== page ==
On April 5, 2022, the US Department of Justice announced that it had shut down the Hydra darknet marketplace. According to the DoJ, Hydra was the biggest darknet in the world, accounting for 80% of all darknet-related transactions in 2021.
Details of the Hydra Shut Down
According to the DoJ statement, Hydra has facilitated close to $5.2 billion in crypto transactions since 2015. The seizure of Hydra’s servers and crypto wallets took place in Germany, where the country’s federal police, Bundeskriminalamt, coordinated with US law enforcement to track down the servers’ location.
Commenting on the seizure, Attorney General Merrick Garland stated that the DoJ would hold accountable all who violated their laws “no matter where they were located or how they try to hide their crimes.”
According to the AG, their work is not over. He said they would continue to work with international partners to disrupt darknet markets and hold those who commit crimes on the dark web accountable.
Dismantling international Crime Networks
According to FBI Director Christopher Wray, the dismantling of Hydra would dismantle the digital infrastructure of criminals, including Russian cybercriminals, coin tumblers, money launderers that support them, and drug traffickers. Other officials who commented on the seizure said that such actions sent a message that the DoJ would continue to pursue darknet markets and those that exploit them.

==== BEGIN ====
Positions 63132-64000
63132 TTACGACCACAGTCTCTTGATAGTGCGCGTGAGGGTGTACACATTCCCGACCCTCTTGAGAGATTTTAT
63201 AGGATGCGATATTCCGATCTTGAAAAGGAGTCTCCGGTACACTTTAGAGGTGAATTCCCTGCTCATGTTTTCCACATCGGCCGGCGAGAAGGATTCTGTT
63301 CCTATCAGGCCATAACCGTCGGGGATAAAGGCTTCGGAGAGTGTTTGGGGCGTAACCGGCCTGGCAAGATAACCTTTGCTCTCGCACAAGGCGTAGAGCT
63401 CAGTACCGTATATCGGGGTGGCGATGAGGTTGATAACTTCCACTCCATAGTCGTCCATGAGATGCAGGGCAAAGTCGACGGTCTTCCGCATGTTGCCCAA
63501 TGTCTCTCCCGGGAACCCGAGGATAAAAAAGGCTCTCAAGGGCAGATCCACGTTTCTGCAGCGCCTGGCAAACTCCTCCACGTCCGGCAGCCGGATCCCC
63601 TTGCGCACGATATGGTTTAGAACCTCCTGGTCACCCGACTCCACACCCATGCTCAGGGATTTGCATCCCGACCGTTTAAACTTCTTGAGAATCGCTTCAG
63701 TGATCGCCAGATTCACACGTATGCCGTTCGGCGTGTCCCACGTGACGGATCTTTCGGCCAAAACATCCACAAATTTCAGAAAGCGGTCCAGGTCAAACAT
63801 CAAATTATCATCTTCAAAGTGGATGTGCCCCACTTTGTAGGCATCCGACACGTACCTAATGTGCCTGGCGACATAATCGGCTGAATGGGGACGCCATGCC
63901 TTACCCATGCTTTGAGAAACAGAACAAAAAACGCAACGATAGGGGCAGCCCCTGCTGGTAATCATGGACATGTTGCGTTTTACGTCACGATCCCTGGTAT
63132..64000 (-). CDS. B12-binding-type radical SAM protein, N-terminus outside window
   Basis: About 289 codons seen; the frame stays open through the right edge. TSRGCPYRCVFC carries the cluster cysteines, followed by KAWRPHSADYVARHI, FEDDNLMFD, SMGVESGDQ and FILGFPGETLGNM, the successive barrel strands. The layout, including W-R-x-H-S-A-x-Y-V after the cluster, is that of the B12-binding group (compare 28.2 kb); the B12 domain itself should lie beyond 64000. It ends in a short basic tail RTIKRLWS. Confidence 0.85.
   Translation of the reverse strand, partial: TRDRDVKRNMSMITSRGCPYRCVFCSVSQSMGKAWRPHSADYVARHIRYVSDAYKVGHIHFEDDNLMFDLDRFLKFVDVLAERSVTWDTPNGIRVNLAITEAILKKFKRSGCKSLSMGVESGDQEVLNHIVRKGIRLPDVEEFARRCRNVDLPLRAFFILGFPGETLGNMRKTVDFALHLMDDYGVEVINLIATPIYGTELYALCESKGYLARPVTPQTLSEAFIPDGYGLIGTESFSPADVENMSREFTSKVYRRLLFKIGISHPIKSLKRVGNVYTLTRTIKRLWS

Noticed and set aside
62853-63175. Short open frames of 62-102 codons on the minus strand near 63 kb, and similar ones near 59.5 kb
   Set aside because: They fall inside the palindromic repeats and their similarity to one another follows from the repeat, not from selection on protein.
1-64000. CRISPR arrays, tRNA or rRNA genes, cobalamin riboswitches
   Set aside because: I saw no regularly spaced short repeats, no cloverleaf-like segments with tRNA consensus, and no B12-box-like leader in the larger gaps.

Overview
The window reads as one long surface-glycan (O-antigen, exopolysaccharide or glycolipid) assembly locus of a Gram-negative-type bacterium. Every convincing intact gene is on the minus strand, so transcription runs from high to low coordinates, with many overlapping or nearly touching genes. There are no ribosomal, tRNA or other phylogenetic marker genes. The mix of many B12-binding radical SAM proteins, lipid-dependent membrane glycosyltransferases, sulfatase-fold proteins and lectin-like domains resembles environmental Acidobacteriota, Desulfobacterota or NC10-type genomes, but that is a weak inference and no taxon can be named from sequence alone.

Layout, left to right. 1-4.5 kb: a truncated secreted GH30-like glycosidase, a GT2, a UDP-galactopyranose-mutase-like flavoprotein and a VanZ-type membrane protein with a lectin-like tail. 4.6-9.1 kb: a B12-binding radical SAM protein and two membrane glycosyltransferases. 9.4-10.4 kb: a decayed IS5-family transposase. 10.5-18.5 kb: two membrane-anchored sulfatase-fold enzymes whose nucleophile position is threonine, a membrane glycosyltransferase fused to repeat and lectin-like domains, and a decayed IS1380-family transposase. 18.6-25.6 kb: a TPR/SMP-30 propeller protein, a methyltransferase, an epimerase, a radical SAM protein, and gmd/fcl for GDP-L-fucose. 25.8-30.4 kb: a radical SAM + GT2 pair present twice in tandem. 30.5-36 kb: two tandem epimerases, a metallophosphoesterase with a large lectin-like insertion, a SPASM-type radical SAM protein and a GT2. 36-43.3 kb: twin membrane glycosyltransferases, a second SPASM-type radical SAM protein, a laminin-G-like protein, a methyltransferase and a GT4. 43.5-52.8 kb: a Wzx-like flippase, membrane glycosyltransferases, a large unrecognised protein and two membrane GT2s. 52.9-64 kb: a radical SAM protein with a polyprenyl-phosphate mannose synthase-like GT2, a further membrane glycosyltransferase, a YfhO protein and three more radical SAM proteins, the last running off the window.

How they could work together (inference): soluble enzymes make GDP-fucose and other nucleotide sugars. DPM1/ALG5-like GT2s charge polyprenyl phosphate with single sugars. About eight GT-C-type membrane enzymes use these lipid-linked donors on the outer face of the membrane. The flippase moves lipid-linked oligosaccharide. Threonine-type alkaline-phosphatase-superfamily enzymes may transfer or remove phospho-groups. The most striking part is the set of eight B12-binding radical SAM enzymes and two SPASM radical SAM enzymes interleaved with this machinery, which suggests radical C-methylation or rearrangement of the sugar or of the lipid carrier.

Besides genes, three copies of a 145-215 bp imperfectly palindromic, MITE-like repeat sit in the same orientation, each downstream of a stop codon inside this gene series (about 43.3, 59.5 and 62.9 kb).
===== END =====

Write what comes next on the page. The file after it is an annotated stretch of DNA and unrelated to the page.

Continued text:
What was Hydra?
Hydra was a leading marketplace where mainly Russian-speaking users would buy and sell illegal goods and services, such as drugs, stolen financial data, and fraudulent identity details. The marketplace also offered money laundering and coin mixing services.
For each transaction on Hydra, the platform would charge a commission. In conjunction with the shutdown, the DoJ announced charges against Dmitry Olegovich Pavlov, 30, a Russian national, who is accused of conspiracy to distribute narcotics, and conspiracy to commit money laundering.
The DoJ Believes that starting in November 2015, Pavlov began operating a company called Promservice Ltd., which administered the Hydra servers. It allowed Hydra to operate as a platform used by hundreds of thousands of criminals to purchase and sell illegal goods and services.
It is alleged that Pavlov reaped commissions in the millions of dollars from his administration of the site. The platform was open to anyone, where they could create accounts, and advertise illegal goods while buyers would create accounts to buy products using crypto.
Besides drugs, hacking tools were a popular item on sale on the platform. With this service, buyers could choose a victim and professional hackers would gain access to their victim’s communications and accounts. There was also a popular cash-out service where users could convert their Bitcoin into one of the many currencies supported by the Hydra vendors.
With a shutdown of a platform that facilitated 80% of all illegal darknet transactions in crypto, it will send a message to criminals that crypto transactions can be traced and shut down. Consequently, this could help to deter criminals, who might have believed crypto was a safe haven for illegal transactions.
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